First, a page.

Muskoka To-DAILY

June wettest since 2010 – but no tornados like rest of Ontario

MUSKOKA — The good news is we avoided another tornado — like the one that ripped the roof off the curling club a few years ago.

But Muskoka was definitely wet in June.

We received 133 mm of rain, compared to the normal 85 mm amount. That’s a difference of 48 mm, which is the wettest since 2010.

Elsewhere, Tornado Tuesdays, flooding and heavy rainfall events will remain on Ontarian’s minds when looking back at June 2014, says Environment Canada warning preparedness meteorologist Geoff Coulson in his monthly report.

He says precipitation continued to be well above normal values in Northern Ontario, especially in the Northwest, with many locales receiving more than double the expected precipitation for the month of June.  Central and Eastern Ontario were also significantly wetter-than-normal.  On the other hand, the northernmost portions of the Far North, Northeastern and Southwestern Ontario experienced drier-than-normal conditions this month, receiving about a third of the precipitation expected in June.

In terms of temperatures, across the province, mean temperatures ranged from normal to warmer-than-normal.  The largest departures from normal were 2-3 degrees above the expected values for the month.

Severe Weather

After a bit of a slow start this year to strong thunderstorm activity in Ontario, Mother Nature played catch-up in June with a variety of damaging storms occurring across the province.

Five more tornadoes were added to the list this month with two occurring on June 17 followed by two more a week later on June 24 and then a final one on June 30 bringing the total for the season so far to seven. Around 5:20 PM on June 17, one of the tornadoes tore through the community of Angus to the west of Barrie causing significant damage to over 100 homes. The tornado was rated as an Enhanced Fujita Scale 2 (EF2) event with peak winds between 200 and 220 km/h. The tornado had a track over 20 kilometres long and 300 metres wide. The second tornado on June 17 occurred in the community of Stroud to the south of Barrie, about 10 minutes later, around 5:30 PM. It was rated as an EF1 tornado with peak winds between 155 and 175 km/h. It had a length of 750 metres and a width of 300 metres.

Earlier on June 17th, severe storms triggered lightning activity north of Toronto. At a golf course in Stouffville, four golfers were struck by lightning, with one seriously injured. This clearly reaffirmed the risk to personal safety that lightning poses, and underscored Environment Canada’s recommendation that “when thunder roars, go indoors.”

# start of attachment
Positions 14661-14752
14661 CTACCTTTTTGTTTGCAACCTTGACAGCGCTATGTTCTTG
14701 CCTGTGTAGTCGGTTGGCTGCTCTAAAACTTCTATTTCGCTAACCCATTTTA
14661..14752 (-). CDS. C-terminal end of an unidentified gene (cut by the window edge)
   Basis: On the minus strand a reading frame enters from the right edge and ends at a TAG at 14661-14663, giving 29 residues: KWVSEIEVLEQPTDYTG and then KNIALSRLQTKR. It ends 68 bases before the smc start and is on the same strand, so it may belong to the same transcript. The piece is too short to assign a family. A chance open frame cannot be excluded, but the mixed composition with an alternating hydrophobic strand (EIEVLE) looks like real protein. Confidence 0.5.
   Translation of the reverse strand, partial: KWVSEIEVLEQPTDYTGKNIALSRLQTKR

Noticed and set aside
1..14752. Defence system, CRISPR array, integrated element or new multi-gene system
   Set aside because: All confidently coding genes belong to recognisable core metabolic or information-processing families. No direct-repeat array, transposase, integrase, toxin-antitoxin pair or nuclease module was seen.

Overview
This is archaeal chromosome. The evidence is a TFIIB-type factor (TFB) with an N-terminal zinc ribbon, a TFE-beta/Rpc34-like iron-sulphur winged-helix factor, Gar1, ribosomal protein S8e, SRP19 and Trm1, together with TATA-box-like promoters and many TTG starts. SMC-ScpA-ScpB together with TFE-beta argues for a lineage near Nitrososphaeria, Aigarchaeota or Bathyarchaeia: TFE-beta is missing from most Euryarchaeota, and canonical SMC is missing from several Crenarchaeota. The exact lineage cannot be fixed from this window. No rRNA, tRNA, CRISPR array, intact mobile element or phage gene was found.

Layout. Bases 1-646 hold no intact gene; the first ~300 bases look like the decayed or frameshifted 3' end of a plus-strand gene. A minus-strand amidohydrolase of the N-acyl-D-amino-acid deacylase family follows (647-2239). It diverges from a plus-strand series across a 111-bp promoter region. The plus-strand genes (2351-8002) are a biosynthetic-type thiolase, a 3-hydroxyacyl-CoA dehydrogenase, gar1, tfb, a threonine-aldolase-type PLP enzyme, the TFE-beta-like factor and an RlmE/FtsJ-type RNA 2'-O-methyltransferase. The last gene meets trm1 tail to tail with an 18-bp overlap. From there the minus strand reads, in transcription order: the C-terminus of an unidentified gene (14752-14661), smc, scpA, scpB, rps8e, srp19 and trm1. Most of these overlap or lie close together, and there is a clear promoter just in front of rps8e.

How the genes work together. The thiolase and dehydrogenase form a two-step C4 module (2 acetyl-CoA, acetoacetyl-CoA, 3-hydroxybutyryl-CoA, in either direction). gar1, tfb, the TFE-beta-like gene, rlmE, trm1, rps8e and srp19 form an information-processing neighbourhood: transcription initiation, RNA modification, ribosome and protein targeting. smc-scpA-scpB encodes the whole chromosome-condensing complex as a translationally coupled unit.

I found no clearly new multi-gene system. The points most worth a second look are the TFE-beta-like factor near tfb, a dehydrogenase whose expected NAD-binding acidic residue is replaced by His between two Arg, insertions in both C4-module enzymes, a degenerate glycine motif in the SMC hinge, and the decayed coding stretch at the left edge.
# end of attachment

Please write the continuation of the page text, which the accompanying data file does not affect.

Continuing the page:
A week later, on June 24 at around 3:30 PM, an EF1 tornado moved through the community of Laurel Station to the northwest of Orangeville. Peak winds associated with this tornado were between 135 and 175 km/h and the tornado had a damage path 7 kilometres long and about 150 metres wide. Shortly after that event at just after 4 PM, another EF1 tornado impacted an area to the east of Tottenham producing a damage path approximately 10 kilometres long.

The fifth tornado in June was observed by fisherman over BearLake (30 kilometres northwest of Huntsville) on June 30th. Only some minor tree damage was reported so this event was rated as an EF0 tornado with peak winds between 90 and 130 km/h.

Significant rainfall also occurred during the month. During the late afternoon and early evening of Wednesday, June 25, a series of heavy showers developed and re-developed over the city of Toronto. Amounts varied widely across the city from 20 to up to almost 70 millimetres. Notable flooding was reported in a number of areas including the south end of the Don Valley Parkway which caused traffic tie-ups in that part of the city.

Rainfall throughout the month was the big story in northwestern Ontario. FortFrances recorded the highest regional monthly rainfall amount, receiving 231.1 millimetres. Normal June rainfall for FortFrances is 119 millimetres. This was the wettest June in FortFrances since the record-setting rainfall of 292.9 millimetres occurred in June of 2002. Kenora, Atikokan, Dryden and Sioux Lookout also reported much wetter conditions than normal. The heavy rains resulted in states of emergency being declared by the towns of FortFrances, RainyRiver and Emo and a number of First Nation communities in that area as roads washed out and fields became flooded.

Heavy rainfall also caused road washouts near Haliburton during the evening of June 30th. Within a 2 hour period, 77 mm of rain fell. And earlier on the same day (June 30th), thunderstorm activity over northeastern Ontario caused locally severe weather.  One particularly severe storm brought larger-than-golfball-size hail to portions of the City of Timmins and just to the east to the town of Porcupine. Vehicles and buildings were pounded by the hail causing notable damage.

Unusual mean temperature readings (in °C), ranked by variation from normal:
         
Location Mean Temp Normal* Difference Warmest since
Petawawa 19.1 16.1 3.0 2012
Wawa 14.7 11.9 2.8 2012
Moosonee 13.9 11.9 2.0 2012
         
Unusual precipitation readings (in mm), ranked by variation from normal:  
         
Location Precipitation Normal* Difference Driest since
Sarnia 30.3 85.6 -55.3 1988
Kitchener/Waterloo 46.7 81.3 -34.6 2007
Sudbury 48.5 77.8 -29.3 2005
Earlton 49.8 77.1 -27.3 2012
         
Location Precipitation Normal* Difference Wettest since
Sioux Lookout 206.0 97.3 108.7 2005
Ottawa Downtown 156.2 91.2 65.0 2013
Trenton 136.2 79.5 56.7 2010
Kenora 159.2 107.8 51.4 2007
Moosonee 120.2 71.1 49.1 2005
PickleLake 136.1 87.8 48.3 2009
Muskoka 133.7 85.5 48.2 2010
OttawaAirport 131.0 85.0 46.0 2013
Dryden 145.2 105.1 40.1 2007
Thunder Bay 119.5 85.7 33.8 2008

* Climate Normals for the period 1971-2000

 

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